The researchers point out that those who think we want to get rich in order to boost our status and self-esteem aren’t wrong. It’s just that status and esteem are themselves serving the deeper need to manage our existential terror. Such ego boosts make us feel more substantial, more permanent, more immune to the slings and arrows of fortune. As Becker put it, riches “change one’s natural situation from one of smallness, helplessness, finitude, to one of bigness, control, durability, importance.”

The theory that we are filling our bank accounts in the hope of immortality might sound surprising, but it is affirmed by history. The world is strewn with costly monuments to this yearning: from the original Mausoleum — the huge and wondrous tomb of the Persian King Mausolus — to the tallest building of today, the Khalifa tower, named after the President of the Emirates. And although it is no longer possible to buy your way to the papacy, as Rodrigo Borgia did in 1492, the idea that your eternal prospects are improved by a cash donation is still encouraged by many churches. Meanwhile the Russian multimillionaire Dmitry Itskov is pursuing a more modern version of this dream: spending his fortune on becoming an immortal avatar by 2045.

But history also has another lesson: that the rich end up six feet under just like the rest of us. In exposing this unconscious drive, this research is giving us a warning: no matter why you think you are still at your desk, there is a good chance it is really because of a subliminal urge to beat death. As the researchers point out, this is an important lesson in a time of greed-induced financial crisis. So if you know that money can’t actually buy you eternity, don’t let your subconscious make you a slave to your salary. Perhaps it’s time to take that long vacation.

Cave is a philosopher, writer and author of Immortality: The Quest to Live Forever and How it Drives Civilization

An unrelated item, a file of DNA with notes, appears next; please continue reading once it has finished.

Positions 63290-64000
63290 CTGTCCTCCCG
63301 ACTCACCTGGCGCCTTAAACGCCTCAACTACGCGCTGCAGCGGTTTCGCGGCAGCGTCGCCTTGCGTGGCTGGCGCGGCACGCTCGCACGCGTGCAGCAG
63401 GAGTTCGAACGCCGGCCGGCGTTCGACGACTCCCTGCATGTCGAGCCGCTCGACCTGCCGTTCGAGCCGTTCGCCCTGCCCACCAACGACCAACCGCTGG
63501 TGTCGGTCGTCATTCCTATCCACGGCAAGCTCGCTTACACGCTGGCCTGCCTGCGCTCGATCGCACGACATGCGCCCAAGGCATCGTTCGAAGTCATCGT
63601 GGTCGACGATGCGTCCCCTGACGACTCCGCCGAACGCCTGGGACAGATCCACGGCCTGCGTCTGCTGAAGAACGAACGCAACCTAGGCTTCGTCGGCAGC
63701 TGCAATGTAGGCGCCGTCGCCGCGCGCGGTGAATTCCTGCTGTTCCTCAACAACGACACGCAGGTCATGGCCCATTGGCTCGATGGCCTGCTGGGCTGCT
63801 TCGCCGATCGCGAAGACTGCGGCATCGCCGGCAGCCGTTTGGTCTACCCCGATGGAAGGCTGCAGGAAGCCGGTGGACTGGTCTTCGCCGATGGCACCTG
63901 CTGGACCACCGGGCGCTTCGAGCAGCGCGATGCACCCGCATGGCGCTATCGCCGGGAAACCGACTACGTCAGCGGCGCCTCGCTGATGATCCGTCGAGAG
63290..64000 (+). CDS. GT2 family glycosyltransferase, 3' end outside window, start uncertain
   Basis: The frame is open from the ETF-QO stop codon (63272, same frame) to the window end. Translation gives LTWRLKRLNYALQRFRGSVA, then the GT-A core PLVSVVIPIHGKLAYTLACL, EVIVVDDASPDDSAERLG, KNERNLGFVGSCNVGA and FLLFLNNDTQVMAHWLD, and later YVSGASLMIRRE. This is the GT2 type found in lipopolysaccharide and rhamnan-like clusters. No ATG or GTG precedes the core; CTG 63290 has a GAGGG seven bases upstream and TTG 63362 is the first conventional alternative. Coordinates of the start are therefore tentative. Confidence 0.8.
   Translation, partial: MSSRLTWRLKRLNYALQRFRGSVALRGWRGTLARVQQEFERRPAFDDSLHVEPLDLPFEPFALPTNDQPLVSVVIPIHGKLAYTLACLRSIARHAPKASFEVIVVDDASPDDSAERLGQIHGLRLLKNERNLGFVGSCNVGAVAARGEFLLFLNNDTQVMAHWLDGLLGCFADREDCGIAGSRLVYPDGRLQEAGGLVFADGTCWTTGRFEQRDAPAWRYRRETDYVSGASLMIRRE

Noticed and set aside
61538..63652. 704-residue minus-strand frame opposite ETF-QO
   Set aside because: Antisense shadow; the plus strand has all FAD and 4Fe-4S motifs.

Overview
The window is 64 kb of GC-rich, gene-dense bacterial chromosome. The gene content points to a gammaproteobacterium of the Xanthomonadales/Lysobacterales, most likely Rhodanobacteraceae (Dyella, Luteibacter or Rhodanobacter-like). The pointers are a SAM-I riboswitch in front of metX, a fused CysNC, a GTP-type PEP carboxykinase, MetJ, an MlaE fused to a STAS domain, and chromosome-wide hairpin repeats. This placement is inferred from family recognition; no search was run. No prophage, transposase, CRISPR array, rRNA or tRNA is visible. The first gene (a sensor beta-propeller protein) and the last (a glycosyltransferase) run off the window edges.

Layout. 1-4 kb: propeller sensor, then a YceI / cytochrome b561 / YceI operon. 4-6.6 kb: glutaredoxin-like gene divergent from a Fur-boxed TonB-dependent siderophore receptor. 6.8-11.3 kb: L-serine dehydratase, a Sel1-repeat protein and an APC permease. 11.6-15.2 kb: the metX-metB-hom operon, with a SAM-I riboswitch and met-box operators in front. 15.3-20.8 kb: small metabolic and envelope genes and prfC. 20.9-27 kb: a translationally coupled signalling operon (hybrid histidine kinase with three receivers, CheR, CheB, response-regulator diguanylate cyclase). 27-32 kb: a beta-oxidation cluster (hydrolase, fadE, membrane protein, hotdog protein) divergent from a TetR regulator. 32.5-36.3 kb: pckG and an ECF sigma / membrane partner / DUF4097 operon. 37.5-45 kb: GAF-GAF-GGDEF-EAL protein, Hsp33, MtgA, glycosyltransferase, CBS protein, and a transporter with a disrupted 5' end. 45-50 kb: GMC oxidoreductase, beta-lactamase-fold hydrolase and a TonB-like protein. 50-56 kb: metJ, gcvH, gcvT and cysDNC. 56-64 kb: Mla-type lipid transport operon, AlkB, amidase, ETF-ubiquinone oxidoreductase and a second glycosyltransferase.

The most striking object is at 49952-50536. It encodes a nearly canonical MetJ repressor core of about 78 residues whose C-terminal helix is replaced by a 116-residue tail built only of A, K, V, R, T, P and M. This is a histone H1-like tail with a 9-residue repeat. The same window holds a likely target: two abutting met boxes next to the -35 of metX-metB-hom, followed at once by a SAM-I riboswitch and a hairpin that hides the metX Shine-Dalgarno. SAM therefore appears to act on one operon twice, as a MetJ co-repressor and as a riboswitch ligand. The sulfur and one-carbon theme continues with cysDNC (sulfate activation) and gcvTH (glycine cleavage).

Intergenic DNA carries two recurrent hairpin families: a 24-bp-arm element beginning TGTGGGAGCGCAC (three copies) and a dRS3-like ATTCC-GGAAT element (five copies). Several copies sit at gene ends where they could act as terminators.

6 comments
thinkltank
thinkltank

I think this article has merit to the extent that it highlights mankind's hidden secrets and hopes. Stephen Cave focuses on the wealthy, perhaps because many are obsessed with their wealth and he wanted to investigate the "why" of it, which quite frankly, he's probably right. But don't we all wonder about the same issue in our own way. Some of us are health fanatics trying to look and feel younger with each birthday because we want to believe that we actually will live longer if we're healthy. Here's some recent information that I found that was truly mind-blowing...

Scientist Alex Zhavoronkov, PhD, in his remarkable new book The Ageless Generation, (Amazon and Barnes & Noble) to be released by Palgrave Macmillan, July 2, 2013, has outlined the steep mountain confronting us that won't just disappear if we ignore it like we're prone to believe. The technological advances in biomedicine have seen the same breathtaking leaps forward that we've all witnessed in telecommunications, but we've been wearing our blinders and haven't processed the implications. Just as 4G LTE has made 3G look like a horse and buggy in a few short years, the biomedical equivalent reveals the same bewildering progress.

Simply put, the retirement age must end. There's no place for the 60's Club in this new world of biomedical advancements. Our lifespans have increased 20 years in the past decade, yet we haven't responded to it as a global society. Twenty years is astonishing, but it's nothing compared to 150 year lifespan that's projected as the new reality within the next two decades.

The Ageless Generation, with it's compelling prose, offers the world invaluable solutions that must be discussed. Dr. Zhavoronkov strongly suggests that we execute a longevity revolution that addresses the vital concerns of implementing lifelong learning models along with lifelong career planning, accelerated aging research that will result in comprehensive rejuvenation medicine enabling us to achieve healthy productivity and wealth in our expanded lifespan, and of course, without further adieu, an end to retirement which will prevent the most serious threat against our economy -- the collapse of social security (www.agelessbook.com).